What is the impact of the events at Fukushima?

page: 2
2
<< 1   >>

log in

join

posted on Oct, 16 2013 @ 10:02 AM
link   
reply to post by larapa
 


I have provided facts. You have chosen not to consider them as anything more than, "nonsense".

This is the problem I encounter when dealing with average people regarding complex issues. They are completely confused and attempt to extrapolate seemingly similar, yet entirely different things together. Drives me nuts!

So bombs going off on two parts of the world, in different regions of the prospective countries involved... no poo that's going to cause a bit of damage. Take note that it mentioned FIRES, which... ya know... would be related to the BOMB going off.... which is... ya know... ENTIRELY different than the situation at FUKU.

It's not even worth trying to bring the data here. Most people can't focus in on what matters, and have little understanding of the technical aspects. I can only go so far with my limited education.

I guess, if you don't want to listen to my "nonsense", and just want to believe it's a potential ELE to fulfill whatever is going on in your life... go for it... I'm not stopping you.

All I'm saying is the people who are talking about ELE are clueless dimwits. Try not to be associated with that. Or not... your choice!


larapa

15,000 hiroshimas= 187.5 megaton bomb
(0.0125*15000)
edit on 16-10-2013 by larapa because: (no reason given)


It's not a bomb!!

edit on 16-10-2013 by webedoomed because: (no reason given)




posted on Oct, 16 2013 @ 10:17 AM
link   
reply to post by webedoomed
 


Thanks for the condescending helpfull info (again great!), i hope one day you find a forum of people on your intellectual level that you deem worthy to have rational discussions with. In the mean time feel free to overlord it over the majority of us "average people".

Sorry for wasting your precious time, you know you would make a really good teacher so patient and informative...



posted on Oct, 16 2013 @ 01:42 PM
link   
reply to post by larapa
 


It's good that you are looking for the truth behind this highly emotional issue, rather than just blindly believing the fear mongers and the end-of-life-as-we-know-it crowd. Fukushima represents no threat to anyone outside of Japan, and in reality there was very little threat to anyone in Japan either, but the mainstream media feed on peoples fears of the unknown. By understanding, fears are reduced, or eliminated altogether.
Here is a page, with some links to other information sources, that might help you decide for yourself about this whole affair.
Radiation and Reason:
radiationandreason.com...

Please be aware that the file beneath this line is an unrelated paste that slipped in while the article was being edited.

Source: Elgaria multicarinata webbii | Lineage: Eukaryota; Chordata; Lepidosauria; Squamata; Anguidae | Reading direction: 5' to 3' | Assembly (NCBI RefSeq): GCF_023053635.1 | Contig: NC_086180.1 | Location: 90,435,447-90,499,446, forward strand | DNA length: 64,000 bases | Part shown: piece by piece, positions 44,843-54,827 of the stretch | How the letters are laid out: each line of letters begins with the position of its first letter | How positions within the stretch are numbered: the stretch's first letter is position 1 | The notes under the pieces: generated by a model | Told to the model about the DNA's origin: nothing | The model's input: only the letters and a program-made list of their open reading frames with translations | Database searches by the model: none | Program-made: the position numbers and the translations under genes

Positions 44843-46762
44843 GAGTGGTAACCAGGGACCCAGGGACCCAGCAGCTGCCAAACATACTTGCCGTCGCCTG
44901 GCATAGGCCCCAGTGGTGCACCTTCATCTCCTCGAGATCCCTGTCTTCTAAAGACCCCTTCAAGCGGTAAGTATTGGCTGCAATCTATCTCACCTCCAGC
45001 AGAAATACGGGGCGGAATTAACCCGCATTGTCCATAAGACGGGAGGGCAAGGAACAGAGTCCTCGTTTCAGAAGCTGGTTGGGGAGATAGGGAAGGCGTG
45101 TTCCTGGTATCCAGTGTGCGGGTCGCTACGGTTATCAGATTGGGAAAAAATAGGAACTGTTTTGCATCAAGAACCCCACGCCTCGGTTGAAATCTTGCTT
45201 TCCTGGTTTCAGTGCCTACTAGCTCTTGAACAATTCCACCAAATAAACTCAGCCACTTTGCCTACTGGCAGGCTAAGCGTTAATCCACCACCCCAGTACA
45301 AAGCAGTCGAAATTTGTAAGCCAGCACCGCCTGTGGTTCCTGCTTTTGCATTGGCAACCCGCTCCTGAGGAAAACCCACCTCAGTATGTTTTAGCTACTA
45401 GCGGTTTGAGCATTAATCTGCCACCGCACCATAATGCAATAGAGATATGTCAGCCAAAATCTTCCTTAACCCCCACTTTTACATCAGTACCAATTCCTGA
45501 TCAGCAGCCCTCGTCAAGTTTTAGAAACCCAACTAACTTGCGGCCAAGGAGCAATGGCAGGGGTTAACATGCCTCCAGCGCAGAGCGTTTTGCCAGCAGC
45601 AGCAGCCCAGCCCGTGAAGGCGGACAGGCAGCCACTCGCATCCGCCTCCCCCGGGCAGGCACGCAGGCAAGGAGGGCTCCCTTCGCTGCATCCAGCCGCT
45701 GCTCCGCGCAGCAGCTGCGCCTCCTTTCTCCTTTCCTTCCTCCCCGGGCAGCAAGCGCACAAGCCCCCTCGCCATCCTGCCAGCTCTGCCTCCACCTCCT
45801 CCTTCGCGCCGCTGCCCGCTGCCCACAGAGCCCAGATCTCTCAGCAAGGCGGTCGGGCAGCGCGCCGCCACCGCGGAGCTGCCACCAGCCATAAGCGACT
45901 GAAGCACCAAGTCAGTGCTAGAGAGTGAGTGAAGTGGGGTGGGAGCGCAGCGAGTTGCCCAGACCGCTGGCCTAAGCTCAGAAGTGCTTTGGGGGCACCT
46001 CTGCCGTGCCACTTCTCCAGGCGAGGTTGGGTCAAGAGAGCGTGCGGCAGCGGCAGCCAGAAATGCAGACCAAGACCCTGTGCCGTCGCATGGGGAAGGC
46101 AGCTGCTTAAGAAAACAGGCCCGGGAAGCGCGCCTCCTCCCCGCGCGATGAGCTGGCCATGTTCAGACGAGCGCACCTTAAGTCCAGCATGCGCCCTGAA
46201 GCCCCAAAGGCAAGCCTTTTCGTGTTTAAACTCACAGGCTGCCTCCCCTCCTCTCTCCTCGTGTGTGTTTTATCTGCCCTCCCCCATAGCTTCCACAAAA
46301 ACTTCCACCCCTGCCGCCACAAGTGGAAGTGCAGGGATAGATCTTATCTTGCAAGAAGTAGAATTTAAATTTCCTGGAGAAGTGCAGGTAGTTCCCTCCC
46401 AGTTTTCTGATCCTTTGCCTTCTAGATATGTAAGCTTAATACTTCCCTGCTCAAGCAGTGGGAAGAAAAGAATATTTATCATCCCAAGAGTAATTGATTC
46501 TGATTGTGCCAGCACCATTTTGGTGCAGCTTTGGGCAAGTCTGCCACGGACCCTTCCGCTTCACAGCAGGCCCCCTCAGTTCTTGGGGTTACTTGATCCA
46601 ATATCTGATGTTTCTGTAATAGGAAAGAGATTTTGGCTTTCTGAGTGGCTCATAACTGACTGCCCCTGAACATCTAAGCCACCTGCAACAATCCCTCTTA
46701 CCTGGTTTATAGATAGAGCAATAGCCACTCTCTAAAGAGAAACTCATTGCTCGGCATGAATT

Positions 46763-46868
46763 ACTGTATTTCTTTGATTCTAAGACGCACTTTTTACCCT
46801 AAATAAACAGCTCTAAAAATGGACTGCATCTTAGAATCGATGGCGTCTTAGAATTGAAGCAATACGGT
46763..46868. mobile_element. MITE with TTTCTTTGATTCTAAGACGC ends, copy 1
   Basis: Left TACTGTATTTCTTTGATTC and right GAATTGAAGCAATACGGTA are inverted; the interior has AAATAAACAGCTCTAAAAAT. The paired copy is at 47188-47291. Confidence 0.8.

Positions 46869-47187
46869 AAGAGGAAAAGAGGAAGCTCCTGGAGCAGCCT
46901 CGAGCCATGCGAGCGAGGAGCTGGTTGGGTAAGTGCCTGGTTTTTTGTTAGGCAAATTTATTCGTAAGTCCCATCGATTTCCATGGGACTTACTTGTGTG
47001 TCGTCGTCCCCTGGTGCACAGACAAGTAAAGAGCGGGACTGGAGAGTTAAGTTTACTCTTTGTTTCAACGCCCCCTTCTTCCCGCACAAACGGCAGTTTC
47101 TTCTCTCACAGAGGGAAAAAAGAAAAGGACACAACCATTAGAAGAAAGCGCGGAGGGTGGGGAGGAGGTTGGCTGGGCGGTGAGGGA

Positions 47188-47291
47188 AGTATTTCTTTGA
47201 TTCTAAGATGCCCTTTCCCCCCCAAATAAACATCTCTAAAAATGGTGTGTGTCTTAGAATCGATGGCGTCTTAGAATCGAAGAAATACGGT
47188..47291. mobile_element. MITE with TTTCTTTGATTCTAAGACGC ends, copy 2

posted on Oct, 16 2013 @ 02:30 PM
link   
reply to post by larapa
 

Instead of writing a book which I did and deleted, Suffice to say that what happened at Fukushima is a worst case scenario times 4 (8 counting the fuel pools).
Its the largest nuclear science experiment ever undertaken on planet earth. In the open environment on earth. Where that leads is still up for debate. The results of the test are not in yet.

Not looking good though.



posted on Oct, 16 2013 @ 05:47 PM
link   

larapa
reply to post by Wrabbit2000
 


I understand that the fact is maybe that no one knows, thanks for the link however it seems to be broken ...
The link is not broken and it will answer a lot of your questions. It even has a diagram showing where they think the fuel is, having left the primary containment to varying degrees but according to their diagrams not having left the secondary containment. There could be some question about the accuracy of the diagrams, but in reality it's not possible to know the exact location of the melted cores. I think they used estimates, simulations etc to determine the location but they aren't 100% sure.


I was hoping for a layman terms blow by blow of the situation: reactor 1 stable, impacton surrounding environment minimal etc
Again you need to read that source. But to summarize what it says, the radiation levels in the reactor are lethal, but at the boundaries of the property they are 1/70th of the background radiation above background. I'm not sure I believe them, but that's what it says.


However it may just be a simple case of acomplicatedsituation with limited information released to ascertain basic theories on what is happening ( and potentially large amounts of hersay/disinformation)...
Yes it's complicated and there's disinformation, but I can tell you some things we do and don't know. We do know what radiation levels are harmful/lethal, like LD50 with is the radiation dose that will kill 50% of people exposed to it. So right off the bat you have some uncertainty, 2 people get exposed to the exact same radiation level and one lives and one dies (or 100 exposed and 50 live and 50 die), so you know it's not completely predictable. I'm sure you can get such lethal exposure if you get close enough to the melted cores but of course nobody goes there.